Courts must have jurisdiction over the cases they hear. A husband recently challenged the jurisdiction of the Washington court that dissolved his marriage. To petition for divorce in Washington, the petitioner or their spouse must be a resident of Washington. RCW 26.09.030. Washington courts have held that this means a party must be domiciled in Washington.
The wife was a Polish citizen and the husband was a Swiss citizen. They got married in Switzerland in 2012 and then moved with their children to Washington in 2014. They both worked in Washington and enrolled their children in local schools and activities.
The parties separated in October of 2018 and the wife filed for divorce the following April. The husband argued the court did not have jurisdiction over the divorce because he and the children were not domiciled in Washington. The wife testified that the husband’s job was a permanent position and they had no solid plans to go back to Switzerland. She said she considered the move to Washington to be “a new beginning.” She said she intended to remain in Washington permanently with the children, her fiancé, and her new baby.
The husband had kept his apartment in Switzerland. He testified the plan had always been to go back and the only change was when.
The trial court concluded it had jurisdiction over the divorce proceedings because the domicile requirement had been met. The trial court dissolved the marriage and divided the property pursuant to the marital contract between the parties. The wife was awarded custody and primary-decision making authority. The husband was ordered to pay child support.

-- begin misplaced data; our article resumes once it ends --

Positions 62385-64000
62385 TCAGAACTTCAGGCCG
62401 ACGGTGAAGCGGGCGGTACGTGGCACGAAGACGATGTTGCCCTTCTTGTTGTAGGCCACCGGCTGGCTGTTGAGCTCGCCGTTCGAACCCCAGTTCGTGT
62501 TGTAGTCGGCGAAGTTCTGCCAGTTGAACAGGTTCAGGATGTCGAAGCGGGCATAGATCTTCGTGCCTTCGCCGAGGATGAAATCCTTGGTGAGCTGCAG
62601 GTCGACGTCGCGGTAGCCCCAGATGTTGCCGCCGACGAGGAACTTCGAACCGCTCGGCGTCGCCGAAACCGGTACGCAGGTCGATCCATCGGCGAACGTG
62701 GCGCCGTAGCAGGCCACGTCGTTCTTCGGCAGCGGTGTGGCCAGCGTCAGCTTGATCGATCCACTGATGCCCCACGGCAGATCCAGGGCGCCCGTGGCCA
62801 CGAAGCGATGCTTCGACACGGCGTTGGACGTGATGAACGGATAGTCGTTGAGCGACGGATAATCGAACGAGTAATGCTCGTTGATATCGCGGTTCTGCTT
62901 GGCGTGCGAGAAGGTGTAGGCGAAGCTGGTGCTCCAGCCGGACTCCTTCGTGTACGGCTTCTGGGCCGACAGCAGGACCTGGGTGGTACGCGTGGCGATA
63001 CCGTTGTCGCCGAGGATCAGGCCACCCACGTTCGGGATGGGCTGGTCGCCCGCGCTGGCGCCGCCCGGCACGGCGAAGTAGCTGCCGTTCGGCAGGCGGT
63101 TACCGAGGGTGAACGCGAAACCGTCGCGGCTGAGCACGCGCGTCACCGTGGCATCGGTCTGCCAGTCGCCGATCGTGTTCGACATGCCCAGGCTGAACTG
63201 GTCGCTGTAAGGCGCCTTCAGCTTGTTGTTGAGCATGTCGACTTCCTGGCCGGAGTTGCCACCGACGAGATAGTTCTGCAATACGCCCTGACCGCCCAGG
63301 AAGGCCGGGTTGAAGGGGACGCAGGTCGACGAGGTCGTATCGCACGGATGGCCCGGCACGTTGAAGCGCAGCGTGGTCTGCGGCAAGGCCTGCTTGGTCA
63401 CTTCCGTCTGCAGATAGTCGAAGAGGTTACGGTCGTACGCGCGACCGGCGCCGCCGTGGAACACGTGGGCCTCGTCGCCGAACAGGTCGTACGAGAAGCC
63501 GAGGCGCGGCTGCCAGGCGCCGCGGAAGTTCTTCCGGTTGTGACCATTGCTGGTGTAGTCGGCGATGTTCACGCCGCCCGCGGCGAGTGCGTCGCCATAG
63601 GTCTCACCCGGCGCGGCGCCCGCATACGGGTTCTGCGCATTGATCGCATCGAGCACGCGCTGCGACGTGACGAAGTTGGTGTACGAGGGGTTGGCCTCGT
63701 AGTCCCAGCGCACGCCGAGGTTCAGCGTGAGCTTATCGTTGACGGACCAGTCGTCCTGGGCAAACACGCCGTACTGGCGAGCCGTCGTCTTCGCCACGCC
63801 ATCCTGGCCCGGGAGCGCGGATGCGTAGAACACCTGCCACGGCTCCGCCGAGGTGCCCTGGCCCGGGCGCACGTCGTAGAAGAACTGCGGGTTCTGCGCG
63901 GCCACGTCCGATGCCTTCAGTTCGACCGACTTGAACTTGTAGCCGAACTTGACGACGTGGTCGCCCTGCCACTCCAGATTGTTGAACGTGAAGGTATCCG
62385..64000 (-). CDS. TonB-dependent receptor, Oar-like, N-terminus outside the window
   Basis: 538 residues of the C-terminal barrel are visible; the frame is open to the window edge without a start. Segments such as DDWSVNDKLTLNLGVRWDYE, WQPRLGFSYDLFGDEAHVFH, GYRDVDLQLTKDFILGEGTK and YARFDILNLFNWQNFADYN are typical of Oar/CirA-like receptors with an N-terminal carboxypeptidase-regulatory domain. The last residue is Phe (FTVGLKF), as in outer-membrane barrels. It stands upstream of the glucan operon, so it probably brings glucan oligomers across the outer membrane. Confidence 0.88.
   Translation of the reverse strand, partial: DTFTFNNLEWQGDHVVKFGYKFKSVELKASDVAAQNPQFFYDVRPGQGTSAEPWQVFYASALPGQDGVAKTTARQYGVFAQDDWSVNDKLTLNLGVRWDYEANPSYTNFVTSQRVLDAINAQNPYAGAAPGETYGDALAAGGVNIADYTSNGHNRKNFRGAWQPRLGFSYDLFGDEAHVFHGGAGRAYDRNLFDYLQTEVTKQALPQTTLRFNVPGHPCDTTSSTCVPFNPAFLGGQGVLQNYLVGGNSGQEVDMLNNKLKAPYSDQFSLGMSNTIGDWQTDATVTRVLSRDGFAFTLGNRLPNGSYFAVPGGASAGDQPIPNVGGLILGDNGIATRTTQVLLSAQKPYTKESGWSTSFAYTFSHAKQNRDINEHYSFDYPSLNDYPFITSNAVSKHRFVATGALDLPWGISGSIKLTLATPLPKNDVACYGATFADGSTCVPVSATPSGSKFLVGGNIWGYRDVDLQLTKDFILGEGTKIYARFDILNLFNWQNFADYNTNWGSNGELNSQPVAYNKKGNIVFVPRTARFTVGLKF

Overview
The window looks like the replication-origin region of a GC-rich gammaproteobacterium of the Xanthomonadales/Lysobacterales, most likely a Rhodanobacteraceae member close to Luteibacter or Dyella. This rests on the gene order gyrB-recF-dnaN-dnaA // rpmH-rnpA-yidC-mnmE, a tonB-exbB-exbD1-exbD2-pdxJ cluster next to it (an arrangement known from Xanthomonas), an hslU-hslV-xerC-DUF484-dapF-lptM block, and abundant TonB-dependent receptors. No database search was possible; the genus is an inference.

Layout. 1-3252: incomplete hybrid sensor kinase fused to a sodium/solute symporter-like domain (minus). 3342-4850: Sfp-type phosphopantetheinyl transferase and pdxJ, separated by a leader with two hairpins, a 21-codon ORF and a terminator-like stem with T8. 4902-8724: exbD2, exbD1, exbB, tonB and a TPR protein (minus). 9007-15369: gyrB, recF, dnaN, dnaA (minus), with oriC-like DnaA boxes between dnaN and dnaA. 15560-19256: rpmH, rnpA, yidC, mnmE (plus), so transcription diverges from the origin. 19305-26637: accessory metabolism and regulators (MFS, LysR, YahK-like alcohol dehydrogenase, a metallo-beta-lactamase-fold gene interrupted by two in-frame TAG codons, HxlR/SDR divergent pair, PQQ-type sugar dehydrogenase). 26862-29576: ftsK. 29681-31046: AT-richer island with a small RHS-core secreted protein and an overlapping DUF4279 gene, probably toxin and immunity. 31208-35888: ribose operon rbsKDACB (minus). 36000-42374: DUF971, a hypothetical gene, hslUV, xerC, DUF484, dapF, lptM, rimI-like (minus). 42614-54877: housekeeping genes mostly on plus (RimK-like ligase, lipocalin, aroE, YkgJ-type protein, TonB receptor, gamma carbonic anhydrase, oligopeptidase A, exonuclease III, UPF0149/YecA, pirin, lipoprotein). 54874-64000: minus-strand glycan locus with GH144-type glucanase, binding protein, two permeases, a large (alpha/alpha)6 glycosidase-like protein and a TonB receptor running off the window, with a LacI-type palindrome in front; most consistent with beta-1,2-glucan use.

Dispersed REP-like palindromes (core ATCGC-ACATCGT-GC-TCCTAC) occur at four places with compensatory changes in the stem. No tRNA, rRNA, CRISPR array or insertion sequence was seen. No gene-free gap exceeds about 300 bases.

The husband appealed based on jurisdiction. He argued the parties were not Washington residents.
Domicile is based on the person’s intent. A person is domiciled in a state when they reside there and intend to make it their home.
The wife said she filed her petition in Washington because she lived in the U.S. She testified she did not want to go back to Europe and in fact did not have a reason to do so.
The husband argued the wife’s intent was illusory and that she did not have a legal right to stay in the U.S. without him. The appeals court rejected his argument, noting that a party does not have to be a U.S. citizen nor have legal status in the U.S. to establish domicile for a divorce proceeding. The statute only requires residency.
The evidence showed the wife intended for Washington to be her home since 2014. Domicile is presumed to continue once it is established, with the party alleging a change having the burden to show it through substantial evidence. The appeals court noted that the husband’s speculation about the wife’s future immigration status was not sufficient to prove a change in her domicile.
Because a Washington court has jurisdiction over a dissolution proceeding if either party is a resident of Washington, the wife’s residence was sufficient for the trial court to have jurisdiction. The appeals court therefore affirmed the trial court’s rulings.
If you are considering divorce, a skilled Washington divorce attorney can advise you of your rights and options and help you decide how to proceed. Call Blair & Kim, PLLC, at (206) 622-6562 to set up a consultation.